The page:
I give my new patients the results of the CATT trial and tell them that, when administered every four weeks, both drugs are equivalent. But I say that we still have some unanswered questions, that we don’t know what the serious systemic events are going to be long term. Finally, I weigh their insurance status and how comfortable they are being treated with an off-label drug when an FDA-approved drug is available.
Dr. Fong: Safety is always an issue, but so far there has not been a huge signal about this. Our own experience in our HMO patients does not seem to bear out any apparent additional risk of stroke, and biologically, it doesn’t really make sense that there would be.
So I say to my patients, “We aren’t sure. But we’re giving you a very small dose of Avastin, and it’s unlikely to even make it outside the eye, past the blood-retina barrier.” And when they ask me what I would do for a member of my own family, I tell them that I would be comfortable using Avastin.
OCT or FA?
EyeNet: In light of CATT, how are you monitoring therapeutic effect—with optical coherence tomography (OCT) or fluorescein angiography (FA)?
Dr. Rosenfeld: FA was the gold standard in evaluating wet AMD for many years. But it appears that OCT is the new proven gold standard. As used in CATT, OCT was more sensitive than FA in identifying a treatment effect.
This was the first large, prospective, randomized study that looked at the two clinical imaging modalities side by side. It demonstrated that OCT clearly is superior. It is also easier to use, and it’s noninvasive. In my patients, I do FA at baseline, but there is very little reason to use angiography in the course of their management.
I’m starting to think that it may also be unnecessary for patients who are injected at every visit to get an OCT each time. If I’m performing injections every four to six weeks in a patient who has been shown to require chronic therapy, I may only need to perform OCT quarterly. Then, if I don’t image them every time, I may be able to get patients in and out within an hour. So far I’ve tried this in only two patients, but I’m thinking of expanding this strategy to other patients.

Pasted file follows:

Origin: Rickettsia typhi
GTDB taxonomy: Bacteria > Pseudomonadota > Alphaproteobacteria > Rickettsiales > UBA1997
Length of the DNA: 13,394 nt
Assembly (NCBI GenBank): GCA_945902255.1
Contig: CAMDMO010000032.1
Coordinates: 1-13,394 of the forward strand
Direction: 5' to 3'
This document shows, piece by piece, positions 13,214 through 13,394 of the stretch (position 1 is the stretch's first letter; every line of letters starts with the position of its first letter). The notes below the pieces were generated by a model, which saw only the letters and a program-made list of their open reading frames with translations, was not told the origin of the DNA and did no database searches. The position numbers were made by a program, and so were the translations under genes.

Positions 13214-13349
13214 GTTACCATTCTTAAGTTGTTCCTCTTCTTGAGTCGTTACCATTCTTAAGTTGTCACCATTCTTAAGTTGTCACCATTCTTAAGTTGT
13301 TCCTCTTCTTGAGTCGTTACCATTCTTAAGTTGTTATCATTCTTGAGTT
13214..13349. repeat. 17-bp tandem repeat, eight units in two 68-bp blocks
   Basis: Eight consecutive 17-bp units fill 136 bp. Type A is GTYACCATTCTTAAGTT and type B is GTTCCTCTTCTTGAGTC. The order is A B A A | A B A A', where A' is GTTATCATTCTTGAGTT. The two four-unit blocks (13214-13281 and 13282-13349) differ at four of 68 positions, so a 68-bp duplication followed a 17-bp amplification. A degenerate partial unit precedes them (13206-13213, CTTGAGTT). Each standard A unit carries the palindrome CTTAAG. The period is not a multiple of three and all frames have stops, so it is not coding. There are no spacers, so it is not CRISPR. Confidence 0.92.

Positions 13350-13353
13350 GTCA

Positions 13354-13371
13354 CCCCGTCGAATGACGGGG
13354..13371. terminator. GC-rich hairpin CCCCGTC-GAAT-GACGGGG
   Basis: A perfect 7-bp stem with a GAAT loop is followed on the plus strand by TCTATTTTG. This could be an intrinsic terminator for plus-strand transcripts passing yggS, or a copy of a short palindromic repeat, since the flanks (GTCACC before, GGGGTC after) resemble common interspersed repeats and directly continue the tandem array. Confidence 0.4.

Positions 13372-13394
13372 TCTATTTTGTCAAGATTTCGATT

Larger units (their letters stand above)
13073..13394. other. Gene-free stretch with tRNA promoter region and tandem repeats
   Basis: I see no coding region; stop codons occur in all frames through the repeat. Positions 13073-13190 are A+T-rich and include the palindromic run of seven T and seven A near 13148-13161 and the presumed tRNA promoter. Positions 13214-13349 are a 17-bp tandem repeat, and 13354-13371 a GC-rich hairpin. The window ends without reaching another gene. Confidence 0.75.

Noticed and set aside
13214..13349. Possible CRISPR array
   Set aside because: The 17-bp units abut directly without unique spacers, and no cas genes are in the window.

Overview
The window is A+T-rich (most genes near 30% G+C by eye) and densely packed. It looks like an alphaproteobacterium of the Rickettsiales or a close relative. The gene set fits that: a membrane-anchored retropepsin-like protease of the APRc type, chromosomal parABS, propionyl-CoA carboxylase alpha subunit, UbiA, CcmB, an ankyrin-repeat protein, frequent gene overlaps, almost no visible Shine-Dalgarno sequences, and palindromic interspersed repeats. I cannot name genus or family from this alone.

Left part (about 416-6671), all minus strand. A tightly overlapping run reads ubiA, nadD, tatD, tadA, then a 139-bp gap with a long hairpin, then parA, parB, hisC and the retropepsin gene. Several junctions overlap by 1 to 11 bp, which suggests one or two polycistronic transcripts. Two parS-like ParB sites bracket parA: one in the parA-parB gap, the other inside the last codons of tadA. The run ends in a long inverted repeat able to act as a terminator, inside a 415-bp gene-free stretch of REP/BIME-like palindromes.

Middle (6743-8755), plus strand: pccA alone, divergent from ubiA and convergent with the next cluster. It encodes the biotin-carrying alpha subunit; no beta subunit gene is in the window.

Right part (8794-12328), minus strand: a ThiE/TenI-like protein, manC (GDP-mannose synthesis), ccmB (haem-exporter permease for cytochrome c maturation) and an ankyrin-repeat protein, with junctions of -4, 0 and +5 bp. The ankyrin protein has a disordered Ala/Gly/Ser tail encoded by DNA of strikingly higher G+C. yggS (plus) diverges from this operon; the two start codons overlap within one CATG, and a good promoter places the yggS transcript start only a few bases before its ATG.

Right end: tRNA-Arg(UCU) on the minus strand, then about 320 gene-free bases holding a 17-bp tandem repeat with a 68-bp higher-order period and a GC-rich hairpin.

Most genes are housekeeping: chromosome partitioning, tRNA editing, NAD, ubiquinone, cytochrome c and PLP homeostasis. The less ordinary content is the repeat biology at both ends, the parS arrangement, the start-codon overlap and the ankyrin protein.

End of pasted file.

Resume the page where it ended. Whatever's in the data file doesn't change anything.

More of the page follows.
Dr. Fong: I order only a handful of angiograms a year. It’s not just a matter of money and resources, either. The patients don’t like FA. Switching to OCT is a real patient pleaser.
We give our patients with apparent exudative AMD a choice: FA or a trial of Avastin injections. Most opt for skipping the angiogram. Then we monitor with OCT, to see that the fluid is going down.
Dr. Scott: It depends on the patient and on the CNV lesion. I don’t image every Avastin or Lucentis patient at every single treatment visit. But I probably get an OCT for about 80 percent so that I can follow the response to treatment. You also can show patients their OCTs so they can see that their retina is improving. Many times, this encourages the patient and the accompanying family member that we are making progress.
EyeNet: What unanswered questions do you have about these two drugs?
Dr. Fong: The main question I have now is how infrequently you can give the injections. Because if you could get away with treating every six or eight weeks, that would be a huge boon for the patients, for the health care system and for our patient load.
Dr. Rosenfeld: Between monthly dosing and pure as-needed dosing there is a hybrid strategy, called treat and extend. You give an injection at every visit and gradually extend the interval between visits, but only if the macula remains dry. The idea is that you treat the patient every time, but the longer gaps between visits reduce the total number of injections over the course of a year. And you still maintain a dry macula this way.
In Norway, there is an ongoing clinical trial of treat and extend [for both Lucentis and Avastin], but the results won’t be reported until next year.
Dr. Scott: My lingering question now is this: Is there a true difference in the serious systemic events between the two drugs? The CATT trial was not powered to detect these differences.
1 Martin, D. F. et al. N Engl J Med 2011;364(20):1897–1908.
2 Rosenfeld, P. J. N Engl J Med 2011;364(20):1966–1967.
Drs. Fong, Rosenfeld and Scott report no financial conf licts of interest.